In the final weeks of 2021, Chile and Honduras voted decisively for leftist presidents to replace leaders on the right, extending a significant, multiyear shift across Latin America.
This year, leftist politicians are the favorites to win presidential elections in Colombia and Brazil, taking over from right-wing incumbents, which would put the left and center-left in power in the six largest economies in the region, stretching from Tijuana to Tierra del Fuego.
Economic suffering, widening inequality, fervent anti-incumbent sentiment and mismanagement of Covid-19 have all fueled a pendulum swing away from the center-right and right-wing leaders who were dominant a few years ago.
In Colombia, Gustavo Petro, a leftist former mayor of Bogotá who once belonged to an urban guerrilla group, has held a consistent lead in polls.
The left has promised more equitable distribution of wealth, better public services and vastly expanded social safety nets. But the region’s new leaders face numerous obstacles, including serious economic constraints and legislative opposition that could restrict their ambitions, and restive voters who have been willing to punish whoever fails to deliver.
The left’s gains could buoy China and undermine the United States as they compete for regional influence, analysts say, with a new crop of Latin American leaders who are desperate for economic development and more open to Beijing’s global strategy of offering loans and infrastructure investment. The change could also make it harder for the United States to continue isolating authoritarian leftist regimes in Venezuela, Nicaragua and Cuba.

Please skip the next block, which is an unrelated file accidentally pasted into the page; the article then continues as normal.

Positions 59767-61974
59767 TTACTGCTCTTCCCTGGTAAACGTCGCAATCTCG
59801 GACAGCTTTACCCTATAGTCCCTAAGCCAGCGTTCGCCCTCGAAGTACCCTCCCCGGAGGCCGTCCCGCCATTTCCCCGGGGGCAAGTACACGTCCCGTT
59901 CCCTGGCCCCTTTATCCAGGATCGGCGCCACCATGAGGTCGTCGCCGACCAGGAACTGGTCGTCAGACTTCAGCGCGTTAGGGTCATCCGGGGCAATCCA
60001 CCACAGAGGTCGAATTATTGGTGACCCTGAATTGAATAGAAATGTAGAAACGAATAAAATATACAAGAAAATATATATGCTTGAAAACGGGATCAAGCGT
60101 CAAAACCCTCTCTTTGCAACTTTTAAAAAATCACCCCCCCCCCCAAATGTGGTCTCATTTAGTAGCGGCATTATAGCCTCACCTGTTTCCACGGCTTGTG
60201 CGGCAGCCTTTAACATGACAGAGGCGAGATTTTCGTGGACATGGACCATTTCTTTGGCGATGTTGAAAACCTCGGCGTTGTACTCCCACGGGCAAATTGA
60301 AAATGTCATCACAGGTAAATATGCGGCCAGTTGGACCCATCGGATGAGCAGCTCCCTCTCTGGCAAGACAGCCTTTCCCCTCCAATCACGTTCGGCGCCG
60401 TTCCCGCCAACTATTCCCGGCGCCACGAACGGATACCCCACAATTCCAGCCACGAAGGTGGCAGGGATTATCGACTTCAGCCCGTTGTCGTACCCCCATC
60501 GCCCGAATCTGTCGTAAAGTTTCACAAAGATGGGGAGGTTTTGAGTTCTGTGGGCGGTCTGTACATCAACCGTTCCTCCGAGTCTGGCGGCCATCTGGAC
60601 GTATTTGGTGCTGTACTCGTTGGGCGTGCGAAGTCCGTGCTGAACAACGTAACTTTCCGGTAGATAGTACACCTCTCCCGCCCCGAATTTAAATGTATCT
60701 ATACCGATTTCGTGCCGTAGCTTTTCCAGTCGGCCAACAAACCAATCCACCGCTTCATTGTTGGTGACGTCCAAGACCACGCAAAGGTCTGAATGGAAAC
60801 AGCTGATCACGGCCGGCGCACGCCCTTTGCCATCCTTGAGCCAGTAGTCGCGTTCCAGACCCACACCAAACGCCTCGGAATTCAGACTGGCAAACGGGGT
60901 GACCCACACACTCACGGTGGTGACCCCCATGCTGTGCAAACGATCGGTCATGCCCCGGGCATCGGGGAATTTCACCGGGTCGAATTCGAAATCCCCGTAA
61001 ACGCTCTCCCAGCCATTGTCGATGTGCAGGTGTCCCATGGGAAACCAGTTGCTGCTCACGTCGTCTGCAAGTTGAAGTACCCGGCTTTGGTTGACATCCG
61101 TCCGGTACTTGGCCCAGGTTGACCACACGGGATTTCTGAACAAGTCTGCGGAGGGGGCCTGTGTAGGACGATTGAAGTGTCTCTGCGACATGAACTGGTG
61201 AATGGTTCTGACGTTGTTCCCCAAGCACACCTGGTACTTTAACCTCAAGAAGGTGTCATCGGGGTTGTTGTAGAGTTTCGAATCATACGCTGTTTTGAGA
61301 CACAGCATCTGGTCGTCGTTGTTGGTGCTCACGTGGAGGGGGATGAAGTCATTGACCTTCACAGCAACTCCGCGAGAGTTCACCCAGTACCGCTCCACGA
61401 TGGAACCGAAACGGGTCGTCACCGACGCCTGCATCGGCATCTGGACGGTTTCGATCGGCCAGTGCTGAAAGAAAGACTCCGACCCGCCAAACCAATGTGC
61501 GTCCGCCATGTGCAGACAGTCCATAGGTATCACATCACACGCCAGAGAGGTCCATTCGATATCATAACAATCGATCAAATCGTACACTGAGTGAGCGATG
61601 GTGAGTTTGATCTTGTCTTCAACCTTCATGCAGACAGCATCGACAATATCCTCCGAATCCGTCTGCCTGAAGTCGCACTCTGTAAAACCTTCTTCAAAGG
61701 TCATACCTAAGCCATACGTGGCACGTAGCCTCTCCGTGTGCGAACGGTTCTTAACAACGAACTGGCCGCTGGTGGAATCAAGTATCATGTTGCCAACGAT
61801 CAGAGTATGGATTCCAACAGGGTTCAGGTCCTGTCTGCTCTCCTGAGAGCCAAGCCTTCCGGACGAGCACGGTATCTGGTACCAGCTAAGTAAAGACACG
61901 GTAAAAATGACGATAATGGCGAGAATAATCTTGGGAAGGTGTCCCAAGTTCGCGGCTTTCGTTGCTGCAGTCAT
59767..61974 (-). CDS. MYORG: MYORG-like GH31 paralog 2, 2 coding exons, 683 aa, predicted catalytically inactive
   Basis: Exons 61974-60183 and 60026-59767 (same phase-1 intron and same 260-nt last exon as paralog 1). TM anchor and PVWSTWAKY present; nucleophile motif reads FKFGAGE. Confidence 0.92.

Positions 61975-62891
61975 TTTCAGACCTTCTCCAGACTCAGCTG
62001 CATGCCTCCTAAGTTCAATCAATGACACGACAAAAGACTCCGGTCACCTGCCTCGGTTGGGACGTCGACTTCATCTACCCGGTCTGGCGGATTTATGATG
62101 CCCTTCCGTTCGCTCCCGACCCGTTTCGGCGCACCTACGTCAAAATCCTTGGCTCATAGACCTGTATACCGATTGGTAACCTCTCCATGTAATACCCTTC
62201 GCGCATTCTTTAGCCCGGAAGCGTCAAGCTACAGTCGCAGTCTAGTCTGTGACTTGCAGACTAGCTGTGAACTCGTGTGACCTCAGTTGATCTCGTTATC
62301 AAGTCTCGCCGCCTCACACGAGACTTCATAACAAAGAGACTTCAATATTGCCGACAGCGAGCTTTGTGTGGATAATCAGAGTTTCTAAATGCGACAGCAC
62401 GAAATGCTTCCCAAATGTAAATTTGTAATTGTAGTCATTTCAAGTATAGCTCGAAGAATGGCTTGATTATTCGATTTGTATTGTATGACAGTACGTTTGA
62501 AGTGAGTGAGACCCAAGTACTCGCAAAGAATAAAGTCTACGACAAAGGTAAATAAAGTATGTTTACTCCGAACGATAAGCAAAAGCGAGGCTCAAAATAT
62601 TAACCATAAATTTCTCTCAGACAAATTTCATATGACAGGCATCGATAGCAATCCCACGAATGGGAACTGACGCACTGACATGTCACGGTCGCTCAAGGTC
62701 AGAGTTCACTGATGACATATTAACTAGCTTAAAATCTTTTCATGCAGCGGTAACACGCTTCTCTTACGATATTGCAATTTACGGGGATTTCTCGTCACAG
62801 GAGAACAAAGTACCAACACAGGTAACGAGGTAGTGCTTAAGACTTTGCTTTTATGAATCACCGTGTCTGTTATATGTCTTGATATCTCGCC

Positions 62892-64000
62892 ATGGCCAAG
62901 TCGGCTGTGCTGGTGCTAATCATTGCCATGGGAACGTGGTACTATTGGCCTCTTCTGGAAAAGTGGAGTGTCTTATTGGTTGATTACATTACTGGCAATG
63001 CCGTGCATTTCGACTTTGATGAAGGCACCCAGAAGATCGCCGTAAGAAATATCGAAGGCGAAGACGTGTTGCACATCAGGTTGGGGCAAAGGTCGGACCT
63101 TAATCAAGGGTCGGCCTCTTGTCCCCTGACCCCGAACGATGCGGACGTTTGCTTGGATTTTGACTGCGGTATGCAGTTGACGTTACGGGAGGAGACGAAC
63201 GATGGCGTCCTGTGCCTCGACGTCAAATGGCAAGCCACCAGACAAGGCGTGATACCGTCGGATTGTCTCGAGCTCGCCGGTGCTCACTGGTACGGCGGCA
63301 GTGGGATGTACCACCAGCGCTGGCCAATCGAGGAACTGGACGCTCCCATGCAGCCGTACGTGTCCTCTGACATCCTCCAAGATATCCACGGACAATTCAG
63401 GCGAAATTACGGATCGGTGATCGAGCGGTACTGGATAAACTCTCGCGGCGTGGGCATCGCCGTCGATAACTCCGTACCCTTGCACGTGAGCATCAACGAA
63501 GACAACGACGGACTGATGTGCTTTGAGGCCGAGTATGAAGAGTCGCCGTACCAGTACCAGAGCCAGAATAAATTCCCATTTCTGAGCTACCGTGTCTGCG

With rising inflation and stagnant economies, Latin America’s new leaders will find it hard to deliver real change on profound problems, Pedro Mendes Loureiro, a professor of Latin American studies at the University of Cambridge, said earlier this year. To some extent, he said, voters are “electing the left simply because it is the opposition at the moment.”
Poverty is at a 20-year high in a region where a short-lived commodities boom had enabled millions to ascend into the middle class after the turn of the century. Several nations now face double-digit unemployment, and more than 50 percent of workers in the region are employed in the informal sector.
Corruption scandals, dilapidated infrastructure and chronically underfunded health and education systems have eroded faith in leaders and public institutions.